How to Manage the Psychological Effects of Quarantine
How quarantine affects people and what we can do.
Posted March 20, 2020 | Reviewed by Devon Frye
By Gabriel Banschick
The first confirmed case of coronavirus appeared in China on November 17, 2019. By the end of December, Chinese doctors were sounding the alarm on WeChat. Yet the Chinese government tried to stop information regarding the virus from getting out and arrested doctors involved in the chat (they were later acquitted). People in China continued their usual activities unaware of the danger of coronavirus.
Background: Quarantine in China
It took two months for the Chinese Center for Disease Control to acknowledge that the virus can be transmitted between humans. On January 22, the Chinese government finally declared a state of emergency and suspended transportation to and from Wuhan in the Hubei district, which was perceived as the epicenter of the epidemic. By January 28, the entire Hubei region was under quarantine.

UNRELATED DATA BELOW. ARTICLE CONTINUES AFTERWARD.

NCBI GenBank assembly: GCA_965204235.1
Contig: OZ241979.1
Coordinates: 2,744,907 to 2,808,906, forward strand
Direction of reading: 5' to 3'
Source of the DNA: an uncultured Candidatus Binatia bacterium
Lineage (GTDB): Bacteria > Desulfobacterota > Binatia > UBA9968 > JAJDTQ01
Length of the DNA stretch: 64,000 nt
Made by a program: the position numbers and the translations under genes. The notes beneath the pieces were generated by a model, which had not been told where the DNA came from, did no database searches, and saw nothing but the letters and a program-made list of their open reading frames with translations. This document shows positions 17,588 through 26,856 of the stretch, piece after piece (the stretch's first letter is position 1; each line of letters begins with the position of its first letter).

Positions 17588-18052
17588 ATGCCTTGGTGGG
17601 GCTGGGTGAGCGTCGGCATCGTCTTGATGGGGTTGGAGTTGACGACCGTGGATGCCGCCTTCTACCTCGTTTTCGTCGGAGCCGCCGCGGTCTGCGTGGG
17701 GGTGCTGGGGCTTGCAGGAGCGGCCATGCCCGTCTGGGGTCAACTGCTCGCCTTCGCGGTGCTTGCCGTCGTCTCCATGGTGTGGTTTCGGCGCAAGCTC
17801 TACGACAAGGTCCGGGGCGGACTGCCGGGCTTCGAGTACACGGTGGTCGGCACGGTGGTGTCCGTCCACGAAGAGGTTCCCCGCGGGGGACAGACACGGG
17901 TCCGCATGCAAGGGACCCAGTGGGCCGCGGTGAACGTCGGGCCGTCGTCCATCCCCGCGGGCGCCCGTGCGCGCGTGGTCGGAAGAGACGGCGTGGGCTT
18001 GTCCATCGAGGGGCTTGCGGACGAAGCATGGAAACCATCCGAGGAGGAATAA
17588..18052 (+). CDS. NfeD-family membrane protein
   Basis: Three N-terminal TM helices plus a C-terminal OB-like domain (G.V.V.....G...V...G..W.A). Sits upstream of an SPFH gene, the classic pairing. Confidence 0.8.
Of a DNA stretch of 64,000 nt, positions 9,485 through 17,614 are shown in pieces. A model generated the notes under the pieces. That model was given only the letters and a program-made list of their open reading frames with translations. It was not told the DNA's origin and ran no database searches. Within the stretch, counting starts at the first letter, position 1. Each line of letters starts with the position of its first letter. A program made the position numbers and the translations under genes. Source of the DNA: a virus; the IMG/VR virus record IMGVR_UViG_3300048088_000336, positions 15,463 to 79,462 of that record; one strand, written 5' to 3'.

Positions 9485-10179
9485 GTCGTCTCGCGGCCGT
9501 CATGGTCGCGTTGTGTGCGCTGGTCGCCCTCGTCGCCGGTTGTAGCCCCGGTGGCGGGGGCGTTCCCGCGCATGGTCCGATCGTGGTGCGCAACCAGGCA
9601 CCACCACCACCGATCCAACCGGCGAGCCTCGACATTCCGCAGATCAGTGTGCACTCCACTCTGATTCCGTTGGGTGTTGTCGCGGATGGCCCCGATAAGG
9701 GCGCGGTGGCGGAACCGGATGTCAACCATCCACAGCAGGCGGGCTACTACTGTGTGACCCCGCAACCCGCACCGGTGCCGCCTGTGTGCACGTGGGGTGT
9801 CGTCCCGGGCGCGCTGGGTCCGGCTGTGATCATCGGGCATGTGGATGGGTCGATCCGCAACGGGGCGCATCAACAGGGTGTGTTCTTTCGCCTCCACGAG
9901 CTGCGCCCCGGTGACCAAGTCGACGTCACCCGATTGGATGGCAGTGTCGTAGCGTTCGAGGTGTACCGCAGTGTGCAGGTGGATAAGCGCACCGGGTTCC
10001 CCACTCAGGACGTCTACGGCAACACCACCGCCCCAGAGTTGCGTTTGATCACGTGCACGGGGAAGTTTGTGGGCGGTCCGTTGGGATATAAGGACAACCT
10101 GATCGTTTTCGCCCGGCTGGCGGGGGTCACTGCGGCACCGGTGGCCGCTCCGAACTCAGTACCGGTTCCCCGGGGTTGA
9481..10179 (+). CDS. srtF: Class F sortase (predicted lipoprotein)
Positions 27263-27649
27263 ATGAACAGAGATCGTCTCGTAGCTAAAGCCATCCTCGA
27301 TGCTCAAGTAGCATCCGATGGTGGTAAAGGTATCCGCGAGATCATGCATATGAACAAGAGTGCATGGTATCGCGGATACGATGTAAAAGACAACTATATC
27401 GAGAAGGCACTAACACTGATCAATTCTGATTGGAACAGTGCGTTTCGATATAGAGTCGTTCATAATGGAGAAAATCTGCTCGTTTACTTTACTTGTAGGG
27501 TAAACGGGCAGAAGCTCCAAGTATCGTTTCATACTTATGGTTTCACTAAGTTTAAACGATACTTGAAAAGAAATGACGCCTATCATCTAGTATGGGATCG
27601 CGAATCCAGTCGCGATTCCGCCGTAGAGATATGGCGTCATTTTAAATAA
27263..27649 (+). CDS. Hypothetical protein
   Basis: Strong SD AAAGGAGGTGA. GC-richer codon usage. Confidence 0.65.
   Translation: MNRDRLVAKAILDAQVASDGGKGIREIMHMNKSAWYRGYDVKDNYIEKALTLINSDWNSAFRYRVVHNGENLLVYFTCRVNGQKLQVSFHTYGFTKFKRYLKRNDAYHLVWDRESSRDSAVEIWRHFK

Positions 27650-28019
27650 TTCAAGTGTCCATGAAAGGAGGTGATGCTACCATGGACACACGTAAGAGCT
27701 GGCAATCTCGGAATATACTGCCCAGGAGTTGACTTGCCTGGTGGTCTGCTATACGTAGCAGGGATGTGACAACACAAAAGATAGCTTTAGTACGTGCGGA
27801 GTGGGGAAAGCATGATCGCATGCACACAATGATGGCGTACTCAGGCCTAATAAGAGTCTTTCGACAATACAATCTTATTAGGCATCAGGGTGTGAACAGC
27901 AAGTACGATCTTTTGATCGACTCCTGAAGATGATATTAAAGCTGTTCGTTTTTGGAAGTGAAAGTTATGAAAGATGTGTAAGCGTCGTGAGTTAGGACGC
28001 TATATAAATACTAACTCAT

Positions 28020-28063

Eventually, the Chinese government imposed stricter and stricter measures, using its considerable authoritarian powers to enforce them.
It worked. By mid-February, the curve of Chinese cases had started to flatten (while the number of cases in the rest of the world continues to rise and by now exceeds China’s).
Quarantine in the USA: Not the Chinese Model
Although political conditions in the Western world are not as severe as in China, there is a real possibility for a prolonged quarantine period for a substantial number of people.
Some people are already under self-imposed quarantine. This is particularly true of older people.
Many nursing homes have imposed a lockdown of their facilities to protect their vulnerable population. Schools and universities have closed their doors, sports events were canceled, and restaurants and theaters have been shut down. As a consequence, economic activity has slowed down substantially as people are confined to their homes, although for now, it’s mostly voluntary.